This article discusses the Unlawful Activities Prevention Act, and Section 124 A, of the Indian Penal Code that criminalizes Sedition in India. Both these acts have been subject to criticism because of their apparent abuse by the government and private individuals to curb dissent against the ruling right-wing Bharatiya Janata Party in India.
Section 124 A has been invoked by private citizens against a social media post, pictures, or something said in a public forum, on grounds that it hurts the religious sentiments of a particular community in India.
Similarly, the Unlawful Activities Prevention Act (hereafter called the UAPA) has been allegedly abused by the central government to declare individuals as terrorists, make arrests, and hold critiques of the government in Custody.
Though most of the cases filed under the UAPA or Section 124 lead to an acquittal, long pretrial detention, and an expensive and long drawn out trial have together induced people towards Self-Censorship.
THE UAPA: THE UNLAWFUL ACTIVITIES PREVENTION ACT 2019.
The UAPA is India’s Anti-terror law. The Central government introduced new amendments to the UAPA in the year 2019, which led to a lot of flak from the opposition parties, students, and left-wing activists.
Prior to the amendment, the act gave unfettered powers to the Central government to declare any association, believed by the central government believed to be involved in unlawful activities, as a terrorist organization. The 2019 amendment under Section 35 extended this right to indict associations as well as Individuals who might not be associated with any terror groups as terrorists if the government has reasons to believe so.
The central government now has the power to INDICT an individual as a terrorist, as well as the power to ACQUIT the same individual.
Under SECTION 36 of the UAPA, the individual who is labeled as a terrorist can make an application to a REVIEW COMMITTEE (established under SECTION 37) to review such an indictment.
However, This Review Committee shall also be constituted by the Central Government.
The Central government, and the central government-run National Investigation Agency, have control over the whole trial process from Start to End. The likelihood of abuse of power increases substantially in such circumstances.
To add to this, the burden of proof lies on the Accused and SECTION 43 E of the ACT presumes Guilt in certain cases.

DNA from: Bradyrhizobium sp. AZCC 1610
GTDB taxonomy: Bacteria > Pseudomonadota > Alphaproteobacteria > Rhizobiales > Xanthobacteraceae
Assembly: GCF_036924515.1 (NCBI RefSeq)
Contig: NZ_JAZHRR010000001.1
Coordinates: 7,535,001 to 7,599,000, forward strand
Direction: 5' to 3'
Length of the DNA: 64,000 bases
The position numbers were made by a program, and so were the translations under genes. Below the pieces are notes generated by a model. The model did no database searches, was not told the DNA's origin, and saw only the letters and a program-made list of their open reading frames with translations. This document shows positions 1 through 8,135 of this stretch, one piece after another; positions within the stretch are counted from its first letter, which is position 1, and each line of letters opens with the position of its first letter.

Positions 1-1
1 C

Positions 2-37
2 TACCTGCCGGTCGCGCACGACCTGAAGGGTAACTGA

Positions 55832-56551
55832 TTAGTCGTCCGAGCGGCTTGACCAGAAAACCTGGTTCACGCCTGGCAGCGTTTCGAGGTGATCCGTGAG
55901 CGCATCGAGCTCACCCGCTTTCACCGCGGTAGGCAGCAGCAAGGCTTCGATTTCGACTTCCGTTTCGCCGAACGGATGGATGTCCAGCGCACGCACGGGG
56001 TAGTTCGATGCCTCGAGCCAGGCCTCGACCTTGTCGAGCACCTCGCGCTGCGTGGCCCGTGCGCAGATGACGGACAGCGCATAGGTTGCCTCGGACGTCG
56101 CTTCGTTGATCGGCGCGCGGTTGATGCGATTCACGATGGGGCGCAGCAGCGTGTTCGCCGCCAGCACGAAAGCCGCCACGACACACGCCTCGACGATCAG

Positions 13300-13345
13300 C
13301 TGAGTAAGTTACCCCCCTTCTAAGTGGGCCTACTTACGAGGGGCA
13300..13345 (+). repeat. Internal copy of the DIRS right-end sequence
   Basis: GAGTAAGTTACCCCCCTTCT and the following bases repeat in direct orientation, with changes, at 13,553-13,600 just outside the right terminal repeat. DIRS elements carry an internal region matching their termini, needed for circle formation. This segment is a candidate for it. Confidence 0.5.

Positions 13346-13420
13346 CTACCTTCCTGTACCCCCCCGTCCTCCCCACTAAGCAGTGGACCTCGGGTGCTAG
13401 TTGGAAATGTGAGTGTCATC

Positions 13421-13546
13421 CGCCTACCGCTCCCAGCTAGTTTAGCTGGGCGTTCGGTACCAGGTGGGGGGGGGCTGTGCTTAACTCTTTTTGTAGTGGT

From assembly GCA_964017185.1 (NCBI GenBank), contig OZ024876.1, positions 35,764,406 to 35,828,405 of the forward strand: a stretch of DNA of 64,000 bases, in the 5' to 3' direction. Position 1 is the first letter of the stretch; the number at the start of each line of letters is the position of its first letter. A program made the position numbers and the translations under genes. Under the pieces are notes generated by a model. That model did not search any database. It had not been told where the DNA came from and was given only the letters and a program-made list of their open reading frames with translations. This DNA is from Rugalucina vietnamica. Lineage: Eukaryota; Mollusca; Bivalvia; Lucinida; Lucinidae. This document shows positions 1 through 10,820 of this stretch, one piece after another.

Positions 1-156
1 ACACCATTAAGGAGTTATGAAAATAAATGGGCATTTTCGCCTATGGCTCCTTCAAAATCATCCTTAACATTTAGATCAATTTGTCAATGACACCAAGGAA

A person arrested under the UAPA, under SECTION 43D, read with Section 167 of the Criminal code, states that such a person could be held under preventive detention for up to 180 days even before a Charge sheet is filed against him.
UMAR KHALID was one of the key protestors against the Controversial CITIZENSHIP AMENDMENT ACT ( CAA). He was arrested under the UAPA for allegedly plotting the violent protests that went down in Delhi in February of 2020.
The lawyer appearing for Umar Khalid contended that PRINCIPLES OF NATURAL JUSTICE were violated in his case as he never presented the application-cum-report.
Furthermore, as per the State report, he was arrested based on the word of a government informant who claimed to have information that Umar Khalid allegedly had a role to play in plotting the mass protests. Umar Khalid is therefore alleged to have delivered hate speeches in the national capital. This arrest was based on the word of a government informant, and not on a private citizen's testimony. Khalid was arrested on 21.02.2020 and then his detention in custody was extended from time-to-time by the courts upon the Public prosecutor's request.
Faizan Khan's advocate Salman Khurshid submitted that the investigating agency had misapplied and wrongly invoked the UAPA. In the case mentioned above, the sole allegation against FAIZAN was that he issued a sim card under fictitious documents. The sim card in question was issued in December and the riots concerning which Faizan was arrested under the draconian UAPA went down in February.
Moreover, there was nothing other than this to connect FAIZAN to the protests. He was not in the WhatsApp group, and he did not even participate in the said protests.
His only fault was that he sold a sim card under fictitious documents for a mere two hundred Indian rupees for which they charged him under UAPA along with various other sections of the Indian Penal code.
In a writ petition challenging the validity of the UAPA Sajal Awasthi states:
“Right to reputation is an intrinsic part of the fundamental right to life with dignity under Article 21 of the Constitution of India. Terming/tagging an individual as “terrorist” even before the commencement of trial or any application of judicial mind over it, does not amount to following of 'procedure established by law' and is, thus, violative of right to reputation of such an individual who is being categorized as terrorist and being added in Schedule 4 of the UAPA Act, 1967.”